Expect Controversy at the NC Legislature in 2015


There’s an old joke about the similarities between lawmaking and sausage-making: neither of them are something you want to see, and watching turns the stomach. I’m not covering my eyes, but you bet I’m getting the antacids ready. The 2015 session of the North Carolina General Assembly is right around the corner.

>>The General Assembly will convene for the so-called long session on January 28th with Republicans controlling both the North Carolina House and the Senate. Today starts committee assignments and other administrative tasks at the legislative complex on Jones Street.

You’ll see some new leadership. Since former House Speaker Thom Tillis is now a U.S. senator, >>Representative Tim Moore of Cleveland County will take his place as the new House Speaker.

You can also expect drama. The House and the Senate have had a tumultuous relationship in recent years. >>Governor McCrory and the Senate also had a bumpy road last session, as he publicly sided with the House on several issues. This session, that dynamic will be complicated by McCrory’s looming campaign for re-election, and his need to shore up support.

But, many of the issues expected to arise during this session are leftover from this summer’s “short” session. Here is a preview of the issues on tap — but we’ve learned that the best rule with the General Assembly is to expect the unexpected. So, stay tuned.

Budget: One of my mentors said that you can always tell an organization’s priorities by its budget. Legislators do not have an easy task before them in crafting a budget with growing needs, especially in education, Medicaid, infrastructure, and >>dwindling state revenues. Add to that a General Assembly dominated by conservatives who despise tax increases and a difficult situation is made even more challenging.

Education: The topic of teacher pay raises was extremely hot last session and at the top of almost everyone’s list to address. A bill got passed giving teachers an average of a 7% raise, but some >>veteran teachers got much less. Pay raises granted for teachers who earn master’s degrees also were eliminated. There’s been a lot in the news about >>teachers leaving North Carolina for work in other states. Whether the General Assembly will address teacher pay again is doubtful, but there continues to be pressure to do so.

Complaints about the common core curriculum have also continued. In July, the General Assembly created a commission to review and replace the common core standards. It is due to report back at the end of 2015, but it is possible that we will see additional legislation before then.

Increasing the number of charter schools, funding for higher education and early education programs are other possible legislative targets.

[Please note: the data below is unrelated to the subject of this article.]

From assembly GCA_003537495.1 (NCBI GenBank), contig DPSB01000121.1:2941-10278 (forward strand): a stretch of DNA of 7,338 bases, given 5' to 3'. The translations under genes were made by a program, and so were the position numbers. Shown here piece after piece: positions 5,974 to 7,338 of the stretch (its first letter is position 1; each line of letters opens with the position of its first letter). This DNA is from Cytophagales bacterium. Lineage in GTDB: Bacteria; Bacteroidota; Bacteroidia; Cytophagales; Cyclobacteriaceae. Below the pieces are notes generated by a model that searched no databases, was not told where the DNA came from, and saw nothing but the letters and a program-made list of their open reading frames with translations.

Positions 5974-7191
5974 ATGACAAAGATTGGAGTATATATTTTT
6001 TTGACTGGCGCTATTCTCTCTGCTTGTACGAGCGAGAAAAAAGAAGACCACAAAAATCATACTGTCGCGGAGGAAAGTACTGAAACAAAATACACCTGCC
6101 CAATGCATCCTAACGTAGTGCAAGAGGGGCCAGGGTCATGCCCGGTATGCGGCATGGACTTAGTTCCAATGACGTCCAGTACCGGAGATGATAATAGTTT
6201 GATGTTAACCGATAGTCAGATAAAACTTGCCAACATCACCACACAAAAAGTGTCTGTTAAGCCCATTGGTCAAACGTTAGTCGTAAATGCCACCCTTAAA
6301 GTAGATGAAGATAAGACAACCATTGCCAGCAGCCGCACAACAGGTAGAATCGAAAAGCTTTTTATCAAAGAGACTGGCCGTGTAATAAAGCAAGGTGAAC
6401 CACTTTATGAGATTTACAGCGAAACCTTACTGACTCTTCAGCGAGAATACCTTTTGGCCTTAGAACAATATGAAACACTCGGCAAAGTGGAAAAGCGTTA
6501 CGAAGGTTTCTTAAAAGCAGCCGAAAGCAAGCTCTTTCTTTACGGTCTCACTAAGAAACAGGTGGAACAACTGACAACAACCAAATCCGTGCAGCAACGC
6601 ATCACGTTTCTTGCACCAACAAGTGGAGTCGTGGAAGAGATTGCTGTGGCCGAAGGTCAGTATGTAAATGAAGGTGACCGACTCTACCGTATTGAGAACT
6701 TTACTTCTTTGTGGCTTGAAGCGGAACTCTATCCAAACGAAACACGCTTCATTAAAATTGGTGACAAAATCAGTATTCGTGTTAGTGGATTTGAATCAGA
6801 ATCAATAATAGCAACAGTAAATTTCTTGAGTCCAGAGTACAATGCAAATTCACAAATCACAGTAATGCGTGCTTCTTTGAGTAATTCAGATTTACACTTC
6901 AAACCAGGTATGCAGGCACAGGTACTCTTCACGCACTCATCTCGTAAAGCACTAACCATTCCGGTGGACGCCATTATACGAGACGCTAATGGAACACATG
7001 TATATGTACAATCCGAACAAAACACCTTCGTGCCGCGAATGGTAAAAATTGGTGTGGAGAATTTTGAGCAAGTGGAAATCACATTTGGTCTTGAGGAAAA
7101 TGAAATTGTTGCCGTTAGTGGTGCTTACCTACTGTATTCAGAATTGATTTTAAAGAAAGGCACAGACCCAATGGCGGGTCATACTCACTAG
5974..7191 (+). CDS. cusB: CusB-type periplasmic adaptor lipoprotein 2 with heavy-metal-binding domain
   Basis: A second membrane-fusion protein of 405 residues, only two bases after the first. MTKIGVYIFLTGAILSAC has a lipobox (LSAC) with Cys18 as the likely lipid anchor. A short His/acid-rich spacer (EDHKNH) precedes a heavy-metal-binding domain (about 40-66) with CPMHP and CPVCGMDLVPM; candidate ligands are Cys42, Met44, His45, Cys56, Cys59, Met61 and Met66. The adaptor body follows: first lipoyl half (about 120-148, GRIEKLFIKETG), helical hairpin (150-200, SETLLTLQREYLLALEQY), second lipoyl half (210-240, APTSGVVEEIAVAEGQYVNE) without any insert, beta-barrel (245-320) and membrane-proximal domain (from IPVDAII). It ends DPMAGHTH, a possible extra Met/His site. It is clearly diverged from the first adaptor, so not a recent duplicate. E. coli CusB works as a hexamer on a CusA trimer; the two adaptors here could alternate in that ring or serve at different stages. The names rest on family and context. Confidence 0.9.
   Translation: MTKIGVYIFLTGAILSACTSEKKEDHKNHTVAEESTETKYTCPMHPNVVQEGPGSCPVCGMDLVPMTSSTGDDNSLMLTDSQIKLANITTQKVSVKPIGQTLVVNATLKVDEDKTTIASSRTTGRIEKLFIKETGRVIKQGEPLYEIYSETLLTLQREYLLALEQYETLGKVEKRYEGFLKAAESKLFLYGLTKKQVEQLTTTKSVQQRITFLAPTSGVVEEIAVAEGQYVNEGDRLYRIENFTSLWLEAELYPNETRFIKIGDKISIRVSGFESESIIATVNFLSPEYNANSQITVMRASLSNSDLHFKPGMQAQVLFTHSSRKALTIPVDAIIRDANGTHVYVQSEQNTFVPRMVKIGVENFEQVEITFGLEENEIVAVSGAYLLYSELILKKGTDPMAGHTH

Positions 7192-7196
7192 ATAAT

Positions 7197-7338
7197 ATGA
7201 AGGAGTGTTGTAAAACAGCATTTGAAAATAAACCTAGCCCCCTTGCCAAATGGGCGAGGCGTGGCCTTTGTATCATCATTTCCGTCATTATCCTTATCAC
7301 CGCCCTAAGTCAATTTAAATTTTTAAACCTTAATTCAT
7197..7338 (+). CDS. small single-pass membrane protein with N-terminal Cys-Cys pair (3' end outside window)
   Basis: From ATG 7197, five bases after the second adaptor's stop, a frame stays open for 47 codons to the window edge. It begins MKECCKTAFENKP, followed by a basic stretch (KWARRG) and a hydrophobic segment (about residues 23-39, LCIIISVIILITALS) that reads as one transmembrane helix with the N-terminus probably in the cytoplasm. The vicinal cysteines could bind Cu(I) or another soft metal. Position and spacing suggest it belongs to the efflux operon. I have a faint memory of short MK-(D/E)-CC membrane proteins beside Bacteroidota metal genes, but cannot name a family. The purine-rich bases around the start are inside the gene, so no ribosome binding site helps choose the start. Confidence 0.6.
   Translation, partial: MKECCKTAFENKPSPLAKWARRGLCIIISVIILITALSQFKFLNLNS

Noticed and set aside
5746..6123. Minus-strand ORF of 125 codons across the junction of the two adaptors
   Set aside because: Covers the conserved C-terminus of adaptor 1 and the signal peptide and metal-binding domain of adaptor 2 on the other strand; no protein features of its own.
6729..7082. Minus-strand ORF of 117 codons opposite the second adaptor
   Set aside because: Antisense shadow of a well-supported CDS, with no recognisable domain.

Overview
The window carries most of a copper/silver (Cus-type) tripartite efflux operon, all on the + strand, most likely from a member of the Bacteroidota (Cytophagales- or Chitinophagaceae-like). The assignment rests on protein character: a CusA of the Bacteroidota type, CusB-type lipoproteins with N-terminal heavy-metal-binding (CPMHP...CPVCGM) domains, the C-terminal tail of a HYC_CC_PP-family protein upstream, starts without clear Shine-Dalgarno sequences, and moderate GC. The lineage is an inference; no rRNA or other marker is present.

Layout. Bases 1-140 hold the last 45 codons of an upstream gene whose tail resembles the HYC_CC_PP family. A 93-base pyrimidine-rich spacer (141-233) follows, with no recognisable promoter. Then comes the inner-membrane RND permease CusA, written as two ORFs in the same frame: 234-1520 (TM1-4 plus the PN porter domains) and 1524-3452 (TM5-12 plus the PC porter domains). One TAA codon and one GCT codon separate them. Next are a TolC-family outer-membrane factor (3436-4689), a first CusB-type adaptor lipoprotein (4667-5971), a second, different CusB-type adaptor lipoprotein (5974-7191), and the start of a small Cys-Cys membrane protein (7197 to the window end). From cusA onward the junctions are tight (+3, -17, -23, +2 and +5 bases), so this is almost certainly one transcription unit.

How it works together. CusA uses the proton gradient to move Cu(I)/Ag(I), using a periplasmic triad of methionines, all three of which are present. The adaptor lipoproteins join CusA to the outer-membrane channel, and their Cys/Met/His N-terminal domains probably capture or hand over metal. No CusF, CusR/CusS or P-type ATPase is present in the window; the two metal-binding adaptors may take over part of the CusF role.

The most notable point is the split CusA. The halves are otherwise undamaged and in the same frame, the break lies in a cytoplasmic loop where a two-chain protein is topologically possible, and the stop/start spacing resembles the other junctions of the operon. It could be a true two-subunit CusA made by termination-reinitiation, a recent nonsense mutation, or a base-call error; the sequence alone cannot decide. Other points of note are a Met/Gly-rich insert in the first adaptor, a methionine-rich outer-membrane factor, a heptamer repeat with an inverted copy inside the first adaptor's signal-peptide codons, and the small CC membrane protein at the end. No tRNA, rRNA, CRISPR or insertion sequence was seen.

Medicaid: One of the major goals last session for both the governor and legislative leaders was to reform Medicaid, the health insurance program for low-income people and families. Legislators came to a >>stalemate last session, eventually heading home without a solution.

Medicaid serves about 1.8 million low-income parents, children, seniors, and people with disabilities in North Carolina. The program costs about $13 billion, relying on $3.7 billion from the state budget with the remainder coming from national sources. Legislators would love to cut those costs, which continue to rise, and use the money on other priorities. >>They just don’t agree on how to get there.

Senate leadership has favored an aggressive plan to bring in managed care organizations (MCOs), which promise savings but have run into problems in >>other states. Doctors and other health care organizations have lobbied stridently against the MCO plan. Governor McCrory and the House, meanwhile, have supported a plan that builds on North Carolina’s current Medicaid strengths, including >>Community Care of North Carolina (CCNC).

Further complicating an already complicated situation is the continued debate around expanding Medicaid in North Carolina. As part of the Affordable Care Act, North Carolina has the option of tapping into federal funds to extend coverage to as many as 500,000 additional citizens. While a move like this is unlikely, Governor >>McCrory recently talked with President Obama about the possibility and many organizations continue to argue that the move would >>create jobs and boost the economy.

As if that wasn’t enough, legislators have also considered moving management of Medicaid out of the Department of Health and Human Services and into a new agency.

Economic development: Last session there was also a long, protracted disagreement in the legislature about economic development and tax credits. The General Assembly abolished the >>historic preservation tax credits that support the rehabilitation of historic buildings like the American Tobacco Campus, and drastically reduced >>tax credits for the film industry. There are already a number of groups pushing for the reinstatement of these tax credits, and Governor McCrory recently voiced the need for a new incentive package to attract jobs.

Fracking: The Mining and Energy Commission recently completed its >>draft rules for fracking, the process of removing natural gas from shale deposits deep within the earth. They have been sent to the General Assembly for approval. If the General Assembly doesn’t take action, the draft rules will go into effect and end a decades-long moratorium on fracking in North Carolina. It is unlikely that the legislature will rewrite the rules or reinstate the moratorium. However, many organizations and >>some communities are fighting against fracking and working to keep the practice as environmentally safe as possible.

What are your priorities for this year’s legislative session? What do you think your legislators’ first actions should be once the session kicks off?

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